You can do the same as you could in Windows 7, although I'm not sure I'd recommend it using the graphical boot menu (reason in the end).
Some things first:
The usual setup for people who have dual boot configurations with Linux being one of the OSs that the machine has installed is to have a Linux bootloader by default, and there add an entry for the Windows OS. What that does is to load the Linux bootloader and if you want to load Windows it chainloads into the Windows bootloader which then boots Windows.
Since usually there's only one Windows installed the menu selector of the Windows bootloader never appears giving the impression that the entry you added in the Linux bootloader actually loads Windows.
The opposite is possible too, although not common among Linux users. For instance, my main bootloader is the one from Windows which then chainloads into a Linux one to boot Linux; I have configured the Linux one to be mostly invisible and load right away though.
How to add a Linux entry in the Windows bootloader:
It really depends on what you install first and what later, I'm sure there are some guides around the internet to explain a detailed procedure on how to setup a dual+ boot environment. So I'll just go through 2 different setups:
When you install Windows first: In this case when you're installing your Linux distribution, if it allows you to install the bootloader in a partition directly instead of in the MBR of the hard drive do so. After restart you'll find that you're booting Windows just like Linux was not installed at all, after that follow the scenario in which Linux was installed first described below.
If you can only install the bootloader in the MBR of the hard drive after the reboot you'll see a Linux bootloader (Syslinux, GRUB, you name it), choose the Windows entry there and boot into Windows.
Now, I like to use EasyBCD (free for personal usage) to deal with the Windows bootloader, but anything that I do with it can also be accomplished with the proper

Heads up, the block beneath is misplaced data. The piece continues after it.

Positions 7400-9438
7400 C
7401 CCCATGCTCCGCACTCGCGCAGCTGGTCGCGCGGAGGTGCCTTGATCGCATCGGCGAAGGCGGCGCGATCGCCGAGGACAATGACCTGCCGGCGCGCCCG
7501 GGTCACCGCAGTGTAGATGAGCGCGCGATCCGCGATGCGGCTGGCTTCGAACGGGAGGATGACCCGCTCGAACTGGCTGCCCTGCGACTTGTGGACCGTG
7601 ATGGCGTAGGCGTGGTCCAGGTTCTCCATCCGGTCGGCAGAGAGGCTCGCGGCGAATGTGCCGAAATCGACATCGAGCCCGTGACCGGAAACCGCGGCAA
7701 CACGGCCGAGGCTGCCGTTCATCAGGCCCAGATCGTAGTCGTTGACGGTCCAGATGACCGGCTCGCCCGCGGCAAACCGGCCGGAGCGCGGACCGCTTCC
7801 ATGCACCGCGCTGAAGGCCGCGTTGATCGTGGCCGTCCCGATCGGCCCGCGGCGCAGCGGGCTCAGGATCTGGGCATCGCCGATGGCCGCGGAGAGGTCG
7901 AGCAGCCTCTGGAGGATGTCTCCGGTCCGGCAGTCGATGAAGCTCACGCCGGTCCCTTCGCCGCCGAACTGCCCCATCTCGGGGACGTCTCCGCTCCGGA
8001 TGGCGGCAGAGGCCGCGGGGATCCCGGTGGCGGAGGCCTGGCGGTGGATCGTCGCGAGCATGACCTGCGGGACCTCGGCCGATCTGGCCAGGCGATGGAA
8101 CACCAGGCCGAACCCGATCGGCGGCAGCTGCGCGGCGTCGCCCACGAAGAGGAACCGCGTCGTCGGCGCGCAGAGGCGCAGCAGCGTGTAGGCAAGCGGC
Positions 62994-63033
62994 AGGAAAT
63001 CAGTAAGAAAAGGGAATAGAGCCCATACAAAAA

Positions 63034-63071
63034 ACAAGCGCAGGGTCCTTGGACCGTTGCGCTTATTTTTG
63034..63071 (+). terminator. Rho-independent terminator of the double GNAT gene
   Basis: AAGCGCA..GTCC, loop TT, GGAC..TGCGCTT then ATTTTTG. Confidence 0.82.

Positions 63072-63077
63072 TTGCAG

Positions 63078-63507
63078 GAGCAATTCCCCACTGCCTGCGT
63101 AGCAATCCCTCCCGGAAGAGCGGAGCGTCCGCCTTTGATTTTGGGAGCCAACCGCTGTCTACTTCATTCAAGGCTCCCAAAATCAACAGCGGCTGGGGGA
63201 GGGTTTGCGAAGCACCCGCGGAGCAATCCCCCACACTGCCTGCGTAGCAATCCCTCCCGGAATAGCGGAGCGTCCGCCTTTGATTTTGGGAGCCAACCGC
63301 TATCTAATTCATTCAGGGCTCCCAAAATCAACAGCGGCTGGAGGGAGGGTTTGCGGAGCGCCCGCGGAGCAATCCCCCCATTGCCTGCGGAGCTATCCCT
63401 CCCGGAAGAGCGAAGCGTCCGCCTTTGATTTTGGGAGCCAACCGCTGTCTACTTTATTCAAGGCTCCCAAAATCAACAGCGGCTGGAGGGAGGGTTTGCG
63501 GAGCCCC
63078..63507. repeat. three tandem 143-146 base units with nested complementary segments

bcdedit, etc. commands.
- Open EasyBCD and go to the "Add New Entry" section and the "Linux/BSD" tab.
- Select the bootloader you have for your Linux distribution. In case of GRUB2 there's an autoselect mode which will select the appropriate partition for you, for Syslinux for example you have to compulsory select the partition where it is installed.
- Name the entry, the name you put there is the one that will appear in the Windows bootloader.
Select the partition where your bootloader resides or autoselect if that option is possible. In the end you should end up with something like this:
Click in "Add entry" and you'll receive the result in the bottom left part of the program:
Now you have to restore the Windows bootloader as the default one, for that go to the "BCD Deployment" section, there select to write the Vista/7 bootloader in the MBR (which by the way is the same as for Windows 8):
After that you're all set, you'll receive a similar confirmation as before. When booting up you'll see the boot menu prompting you to select one of them:
When you install Linux first: In this case you don't have to restore the MBR (Master Boot Record, tells what to execute next grosso modo) as Windows installation will overwrite any previous value there.
NOTE: with UEFI and GPT disks this may be different though, but I have no way of trying it out.
Why I'm not sure I'd recommend doing this using the new graphical boot menu in Windows 8:
Essentially because the way it works is different than with the textual menu (default for Windows 7). In Windows 7 (or Vista) you're first presented with the boot menu and then it starts to load whatever you choose to, in the new graphical menu it first loads some stuff (= takes time) and then presents you with the boot menu. If you don't select to load Windows 8, it reboots the machine and starts to load whatever you selected which in this case is the Linux bootloader.
I find waiting to load some stuff just to discard it and reboot unnecessary if I just want to boot another OS; but it's my personal opinion on the matter, there's no problem whatsoever by loading Linux, or any other OS in this manner.
Anyway, there are different ways to use the textual boot menu instead in Windows 8, if you're interested check this answer out.